Choose Your Payment Processor Wisely: Avoid Common Traps with These 8 Red Flags to Look Out For


I’ve helped a lot of large merchants find the right payments partner(s) over the years and been involved throughout the buying process, from identifying key requirements and challenges early on, right through to negotiating the contract and deploying the solution.


There are good guys and bad guys in this world of payments, and here are some red flags to look out for if part of your job is to look after payments vendors.


1. Hidden Fees
    1. If fees aren’t completely transparent or if you’re confused by your statements, this is a bad sign. Ask yourself why it has to be this way and what they could be hiding
    2. Get confirmation in writing that any pass through fees are just that, with no mark-ups or bundling… this could help you later
    3. A very well-known global acquirer goes to great pains to say their pricing is interchange ++ with complete pass-through of IC and scheme fees. However, they pocket the interchange that gets returned on refund transactions without telling merchants. This can be sizeable for certain verticals like fashion/apparel.


2. Restrictive Contracts
    1. A provider shouldn’t need exclusivity to provide value. They should put their money where their mouth is and if they perform well then you won’t need to look elsewhere and they’ll likely get more of your business
    2. Your business requirements may change (new geographies, new payment types, new business model) and your current provider may not always be the best fit. Your growth shouldn’t be hampered because your provider can’t keep up or you move in a different direction


3. Dodgy (or Great) References
    1. Most vendors will give you references but these will usually be hand-picked by customers most likely to sing their praises. Try to tell them who you want to speak to or, better yet, find someone in your network that also uses them


4. Lack of a Solid Strategy
    1. They should be a pivotal part of your go-to-market strategy, understanding customers, local nuances etc.
    2. You should ask where they are strong and where they aren’t, which verticals they focus on and which they don’t. Think about whether they are a good fit for you, both now and in the future. Do they have a lot of similar merchants with similar issues and experience to draw from?


5. Your Goals & Ambitions
    1. They should be asking intelligent questions early on about what your goals are, what your challenges are, who your customers are, what success looks like for you etc. Too many providers concentrate on all their wonderful features without making it relevant to the merchant. Every merchant is different and providers need to recognise this and show they have the solution to fit your specific wants and needs for the long-term… and give examples of others they’ve supported with the same problems.


6. Growth & Education
    1. They should relish the opportunity to educate you and pass on their knowledge to make you and your business the best you can be. Some will see this as risky (if you upskill you no longer need them) but this is key to a successful long-term relationship. As you learn more you’ll need them less which frees up their time too.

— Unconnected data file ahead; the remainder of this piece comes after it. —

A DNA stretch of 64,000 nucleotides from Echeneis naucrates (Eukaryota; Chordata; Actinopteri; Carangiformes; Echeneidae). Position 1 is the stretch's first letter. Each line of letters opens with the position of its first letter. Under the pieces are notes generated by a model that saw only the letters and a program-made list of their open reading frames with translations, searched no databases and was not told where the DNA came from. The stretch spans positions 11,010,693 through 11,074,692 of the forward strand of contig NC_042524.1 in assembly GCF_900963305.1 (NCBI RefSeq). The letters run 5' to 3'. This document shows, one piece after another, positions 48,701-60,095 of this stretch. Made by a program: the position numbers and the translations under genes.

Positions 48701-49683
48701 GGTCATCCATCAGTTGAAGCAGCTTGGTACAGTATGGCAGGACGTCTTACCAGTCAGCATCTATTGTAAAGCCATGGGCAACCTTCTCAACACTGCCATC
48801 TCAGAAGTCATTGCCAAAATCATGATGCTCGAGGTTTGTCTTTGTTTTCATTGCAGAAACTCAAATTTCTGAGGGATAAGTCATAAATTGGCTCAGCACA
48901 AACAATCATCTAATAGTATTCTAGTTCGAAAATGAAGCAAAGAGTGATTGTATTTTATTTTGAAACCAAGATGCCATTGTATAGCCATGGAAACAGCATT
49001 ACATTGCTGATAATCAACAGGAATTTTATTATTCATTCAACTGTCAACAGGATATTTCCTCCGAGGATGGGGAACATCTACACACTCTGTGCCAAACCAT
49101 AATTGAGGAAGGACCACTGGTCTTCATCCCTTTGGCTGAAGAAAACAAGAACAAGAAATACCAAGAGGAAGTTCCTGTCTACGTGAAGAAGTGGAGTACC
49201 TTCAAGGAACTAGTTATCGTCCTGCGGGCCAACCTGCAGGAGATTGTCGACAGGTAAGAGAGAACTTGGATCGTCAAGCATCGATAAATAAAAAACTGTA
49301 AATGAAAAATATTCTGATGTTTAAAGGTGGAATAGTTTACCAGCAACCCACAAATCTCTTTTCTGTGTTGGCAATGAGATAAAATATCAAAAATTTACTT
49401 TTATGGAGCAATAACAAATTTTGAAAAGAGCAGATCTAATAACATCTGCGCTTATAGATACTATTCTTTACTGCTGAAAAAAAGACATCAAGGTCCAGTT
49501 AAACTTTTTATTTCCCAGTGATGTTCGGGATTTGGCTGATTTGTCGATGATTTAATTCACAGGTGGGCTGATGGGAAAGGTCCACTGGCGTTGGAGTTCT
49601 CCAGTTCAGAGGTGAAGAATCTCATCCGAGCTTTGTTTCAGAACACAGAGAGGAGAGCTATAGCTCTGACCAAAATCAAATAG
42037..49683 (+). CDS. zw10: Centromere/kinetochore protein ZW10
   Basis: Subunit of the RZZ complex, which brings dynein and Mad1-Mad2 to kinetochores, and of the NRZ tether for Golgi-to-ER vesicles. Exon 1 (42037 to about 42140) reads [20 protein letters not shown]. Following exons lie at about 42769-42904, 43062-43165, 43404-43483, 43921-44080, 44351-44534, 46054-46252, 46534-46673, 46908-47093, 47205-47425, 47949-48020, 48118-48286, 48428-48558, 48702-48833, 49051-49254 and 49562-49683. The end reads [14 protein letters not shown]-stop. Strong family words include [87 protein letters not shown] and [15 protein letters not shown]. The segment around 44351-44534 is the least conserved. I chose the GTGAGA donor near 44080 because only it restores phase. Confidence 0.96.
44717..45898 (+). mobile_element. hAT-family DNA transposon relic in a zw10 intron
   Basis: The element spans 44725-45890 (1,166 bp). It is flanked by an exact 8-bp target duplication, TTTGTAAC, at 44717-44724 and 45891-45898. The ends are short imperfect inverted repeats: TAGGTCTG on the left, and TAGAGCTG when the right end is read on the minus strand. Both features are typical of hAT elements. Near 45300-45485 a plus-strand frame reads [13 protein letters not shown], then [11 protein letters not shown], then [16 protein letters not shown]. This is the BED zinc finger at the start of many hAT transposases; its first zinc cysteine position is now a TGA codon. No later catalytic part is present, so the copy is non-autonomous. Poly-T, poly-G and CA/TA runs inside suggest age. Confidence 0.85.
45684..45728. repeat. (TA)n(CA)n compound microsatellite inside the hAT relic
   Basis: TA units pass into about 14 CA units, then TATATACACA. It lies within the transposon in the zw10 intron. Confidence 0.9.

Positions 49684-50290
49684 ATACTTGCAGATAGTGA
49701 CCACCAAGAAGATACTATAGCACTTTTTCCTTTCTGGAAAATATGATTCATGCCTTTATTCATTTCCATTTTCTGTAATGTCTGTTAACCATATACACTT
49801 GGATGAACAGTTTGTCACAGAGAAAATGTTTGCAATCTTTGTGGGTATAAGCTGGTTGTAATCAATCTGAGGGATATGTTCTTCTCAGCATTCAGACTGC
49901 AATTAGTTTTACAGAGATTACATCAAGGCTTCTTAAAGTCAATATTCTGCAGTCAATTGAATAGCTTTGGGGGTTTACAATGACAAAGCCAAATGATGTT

2. Don’t let them give vague answers and back-off when you want to get into the detail on a particular issue
    3. If they’re not being proactive, spreading best-practice and working through problems collaboratively, then don’t underestimate the missed opportunities that are probably passing you by.


7. Technology & Capability
    1. You probably want rapid onboarding, real-time analytics with sophisticated insights, built-in tools to increase auth rates and route transactions, straightforward reconciliation tools, no-code changes  possible in the back-office portal etc.
    2. They should make your life easier not harder and keep up with latest developments as standard, without charging you for new features
    3. Ask what their approach is to new features updates, both regulatory changes like SCA or functional updates like network tokens. Some have a stacked pipeline of great updates which become available to every merchant automatically. Others will charge every merchant to spin up a project for adding 3DS v2 (yes that happened) or adding a new payment method – this can be both opportunistic or just because the tech stack requires a tonne of duplication
    4. Some providers are more commoditised and their technology has clearly lacked investment over the years. Don’t be wooed by low prices unless you know exactly what you’re getting in to.


8. Data and Decision-Making
    1. Your payments data should be available and easy to access
    2. Can you use it to figure out important questions like why transactions are being declined? Can you run single and multi-variable A/B tests to improve performance over time or test the water in a new market?
    3. Do you need to request reports from them whenever you have a question or a problem to solve?


Whether you’re comparing multiple providers right now, or just thinking about how your current providers stack up against the competition, using this list frame some extra questions may just help you avoid making the wrong decision.

Choosing the right partner doesn’t just allow you to collect money from customers. It has the potential to ensure you’re compliant, reduce technical debt, save your staff time, maximise conversion rates, mitigate fraud, enter new markets with agility and make informed decisions, big and small, over time. All of this leads to competitive advantage, which is what you’re really trying to achieve.


Steve Glover


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